Apple unveiled a new lineup of devices Wednesday with few surprises beyond one major one: It didn’t raise its U.S. prices during one of the worst years for inflation in decades.
At its biggest product-launch event of the year, dubbed Far Out, the company introduced the iPhone 14, fresh AirPods Pro earbuds and an Apple Watch upgrade that included a first-ever Ultra model. The iPhone retains the general look of the older version while getting camera enhancements, a long-anticipated satellite-messaging feature and — on the higher-end models — a new interface called the Dynamic Island.
Apple is betting the new features, along with the lack of a big price hike, will be enough to ward off competition from Samsung Electronics and other smartphone rivals. The company now accounts for roughly half of smartphone sales in the US and looks to build on those gains.
“While many of the features announced today are incremental improvements rather than groundbreaking new innovations, we believe that Apple has done enough to drive demand by persuading consumers to upgrade and indulge in its new products,” said Neil Saunders, managing director of research firm GlobalData Plc.
Apple shares rose nearly 1% to $155.96 in New York following the presentation. They remain down 12% for the year, part of a broader pullback for tech stocks.
The bulk of the iPhone upgrades are coming to the higher-end Pro line. Those devices will get a 48-megapixel camera and a screen that’s capable of always staying on in a low-power mode, similar to recent versions of the Apple Watch. That will let the new phones show widgets with bits of information — weather, calendar appointments and stock tickers, for instance — while the rest of the screen remains off.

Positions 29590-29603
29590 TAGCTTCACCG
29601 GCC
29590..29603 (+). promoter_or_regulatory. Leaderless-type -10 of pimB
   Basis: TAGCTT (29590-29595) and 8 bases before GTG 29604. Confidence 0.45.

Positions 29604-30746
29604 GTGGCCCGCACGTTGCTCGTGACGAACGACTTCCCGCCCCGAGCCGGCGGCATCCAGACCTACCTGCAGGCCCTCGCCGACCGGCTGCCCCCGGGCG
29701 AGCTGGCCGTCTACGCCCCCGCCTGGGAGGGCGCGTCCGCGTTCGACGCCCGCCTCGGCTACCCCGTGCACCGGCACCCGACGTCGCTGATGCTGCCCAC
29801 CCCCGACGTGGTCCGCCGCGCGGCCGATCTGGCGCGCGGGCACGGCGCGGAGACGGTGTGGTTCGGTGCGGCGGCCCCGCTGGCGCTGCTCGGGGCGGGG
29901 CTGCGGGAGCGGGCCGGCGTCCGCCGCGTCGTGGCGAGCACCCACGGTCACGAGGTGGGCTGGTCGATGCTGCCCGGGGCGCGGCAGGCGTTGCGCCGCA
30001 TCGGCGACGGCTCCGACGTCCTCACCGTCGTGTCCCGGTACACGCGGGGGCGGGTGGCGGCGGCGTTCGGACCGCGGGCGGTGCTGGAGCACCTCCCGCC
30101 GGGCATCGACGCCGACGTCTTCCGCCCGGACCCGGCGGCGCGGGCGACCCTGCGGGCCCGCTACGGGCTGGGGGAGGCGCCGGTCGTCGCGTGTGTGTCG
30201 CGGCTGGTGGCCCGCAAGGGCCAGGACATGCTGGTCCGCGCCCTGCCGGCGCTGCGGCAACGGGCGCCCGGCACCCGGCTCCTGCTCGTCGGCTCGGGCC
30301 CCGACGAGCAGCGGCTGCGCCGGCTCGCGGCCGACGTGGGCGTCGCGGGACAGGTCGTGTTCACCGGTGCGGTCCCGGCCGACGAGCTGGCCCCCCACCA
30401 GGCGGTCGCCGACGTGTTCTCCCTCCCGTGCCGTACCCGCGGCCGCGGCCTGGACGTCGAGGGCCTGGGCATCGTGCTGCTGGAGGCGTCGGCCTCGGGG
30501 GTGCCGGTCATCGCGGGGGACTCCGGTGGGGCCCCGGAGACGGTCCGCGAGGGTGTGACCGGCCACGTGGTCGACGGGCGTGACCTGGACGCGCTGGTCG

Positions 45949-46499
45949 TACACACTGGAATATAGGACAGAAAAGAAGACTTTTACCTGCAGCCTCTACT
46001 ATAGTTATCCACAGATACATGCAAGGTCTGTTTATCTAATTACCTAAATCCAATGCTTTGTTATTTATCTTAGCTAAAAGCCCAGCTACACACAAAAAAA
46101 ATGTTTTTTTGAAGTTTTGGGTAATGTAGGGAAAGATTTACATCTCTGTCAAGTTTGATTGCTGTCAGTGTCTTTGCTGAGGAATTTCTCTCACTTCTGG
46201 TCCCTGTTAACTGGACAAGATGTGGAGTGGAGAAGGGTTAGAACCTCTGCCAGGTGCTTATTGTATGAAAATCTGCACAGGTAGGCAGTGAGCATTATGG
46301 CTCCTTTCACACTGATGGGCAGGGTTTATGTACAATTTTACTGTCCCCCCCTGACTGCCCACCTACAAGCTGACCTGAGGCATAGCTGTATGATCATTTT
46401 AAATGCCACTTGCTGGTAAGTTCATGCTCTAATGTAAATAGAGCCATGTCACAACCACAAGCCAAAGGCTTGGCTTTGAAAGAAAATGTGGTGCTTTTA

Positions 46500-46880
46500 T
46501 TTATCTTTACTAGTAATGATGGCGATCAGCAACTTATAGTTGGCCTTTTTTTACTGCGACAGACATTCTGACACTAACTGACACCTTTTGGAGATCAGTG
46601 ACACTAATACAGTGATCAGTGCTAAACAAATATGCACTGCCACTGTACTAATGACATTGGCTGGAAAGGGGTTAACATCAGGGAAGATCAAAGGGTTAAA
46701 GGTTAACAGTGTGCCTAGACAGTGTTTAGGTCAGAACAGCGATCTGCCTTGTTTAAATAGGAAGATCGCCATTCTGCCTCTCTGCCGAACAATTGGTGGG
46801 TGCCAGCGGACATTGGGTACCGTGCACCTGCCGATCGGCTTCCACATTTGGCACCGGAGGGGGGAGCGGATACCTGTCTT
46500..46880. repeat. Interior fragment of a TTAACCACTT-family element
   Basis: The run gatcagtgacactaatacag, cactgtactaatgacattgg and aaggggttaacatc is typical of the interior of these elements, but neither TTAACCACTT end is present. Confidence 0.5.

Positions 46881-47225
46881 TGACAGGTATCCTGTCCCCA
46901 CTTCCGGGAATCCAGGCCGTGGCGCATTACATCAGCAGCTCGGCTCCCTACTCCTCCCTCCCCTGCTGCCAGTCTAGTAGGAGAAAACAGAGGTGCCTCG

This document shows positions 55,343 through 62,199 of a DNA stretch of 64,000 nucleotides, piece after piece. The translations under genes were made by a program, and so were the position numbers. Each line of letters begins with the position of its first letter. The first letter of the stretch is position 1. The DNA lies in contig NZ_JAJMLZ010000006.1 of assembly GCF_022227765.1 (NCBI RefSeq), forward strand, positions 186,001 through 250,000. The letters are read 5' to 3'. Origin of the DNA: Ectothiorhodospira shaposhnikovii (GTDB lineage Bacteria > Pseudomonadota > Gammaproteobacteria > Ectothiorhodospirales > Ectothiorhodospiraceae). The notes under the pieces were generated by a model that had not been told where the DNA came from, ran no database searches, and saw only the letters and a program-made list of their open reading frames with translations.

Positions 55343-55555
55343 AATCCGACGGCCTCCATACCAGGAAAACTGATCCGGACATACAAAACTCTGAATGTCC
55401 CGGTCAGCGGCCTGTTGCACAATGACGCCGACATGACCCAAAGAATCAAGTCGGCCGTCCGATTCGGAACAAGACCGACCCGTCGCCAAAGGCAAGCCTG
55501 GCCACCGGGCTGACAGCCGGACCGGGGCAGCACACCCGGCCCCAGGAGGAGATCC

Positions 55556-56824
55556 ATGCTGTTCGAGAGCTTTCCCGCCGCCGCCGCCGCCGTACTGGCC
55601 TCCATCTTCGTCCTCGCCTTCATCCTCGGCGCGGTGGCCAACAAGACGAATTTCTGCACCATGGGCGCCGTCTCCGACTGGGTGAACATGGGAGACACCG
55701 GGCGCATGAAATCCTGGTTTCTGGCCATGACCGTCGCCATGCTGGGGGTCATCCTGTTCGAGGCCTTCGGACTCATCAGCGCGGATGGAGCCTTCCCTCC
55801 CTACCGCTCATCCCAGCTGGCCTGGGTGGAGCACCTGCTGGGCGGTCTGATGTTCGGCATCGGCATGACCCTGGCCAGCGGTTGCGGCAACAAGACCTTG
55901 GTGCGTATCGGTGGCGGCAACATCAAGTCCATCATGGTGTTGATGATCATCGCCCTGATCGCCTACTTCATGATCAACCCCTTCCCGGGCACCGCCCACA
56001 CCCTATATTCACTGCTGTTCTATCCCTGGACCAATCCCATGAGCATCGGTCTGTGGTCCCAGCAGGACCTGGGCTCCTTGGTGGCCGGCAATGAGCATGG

Apple has redesigned the notch at the top of the screen, essentially turning it into a new interface called the Dynamic Island. The Pro devices also will get the speedier new A16 processor, while the standard line will run a modestly souped-up version of the current A15. Apple describes the A16 as the fastest chip in a smartphone, 40% speedier than the competition.
The standard iPhone 14 models look similar to the iPhone 13 from last year, but with a twist: Apple has dropped the mini version and added a model with a larger, 6.7-inch display.
Camera improvements include a new Action mode for video that helps stabilize shots. And the device embraces the eSIM standard, which dispenses with a physical SIM card. The iPhone 14 also offers car-crash detection, similar to the latest Apple Watch. The standard iPhone 14 will cost $799 and ship on Sept. 16, with the Plus version coming in at $899 on Oct. 7.
The iPhone 14 Pro starts at $999, with the Pro Max model costing $1,099. They will be available Sept. 16, with preorders starting Friday.
Apple’s prices are largely unchanged from last year, despite a US annual inflation rate of 8.5% in July. Its carrier partners also unveiled a slew of promotions Wednesday, including offers for free phones and other discounts.
Some analysts had predicted that increases were coming, but Apple has found more subtle ways to steer customers toward higher price points. By saving its best new features for the Pro devices or other higher-end models, the company looks to upsell more customers.
“We’re constantly challenging ourselves to raise the bar and make it better,” Chief Executive Officer Tim Cook said during the presentation.
Apple is expected to command almost 49% of the US smartphone market this year, according to Insider Intelligence, with that increasing to nearly 50% by 2024. The company has made gains on Google’s Android operating system, used by competitors such as Samsung.
The iPhone remains Apple’s most important product by far, generating roughly 50% of the company’s sales on its own and helping fuel additional revenue from services like the App Store and Apple TV+. It also coaxes customers to buy accessories like AirPods and the Apple Watch.
In other changes announced Wednesday, the iPhone 14 Pro will get a new display with thinner bezels and more active area. The screen is also brighter, at 1,600 nits, the same level of brightness of the Pro Display XDR.
The new satellite service, meanwhile, will let users send SOS messages without a cellular connection. Bloomberg News first reported last year that the feature was coming.
Apple plans to offer it free for the first two years, starting in November. Garmin Ltd., a maker of satellite devices, sells a similar service for about $15 a month.
Even Apple’s new Ultra smartwatch — its push into a higher-end market — was priced lower than anticipated. It will start at $799.
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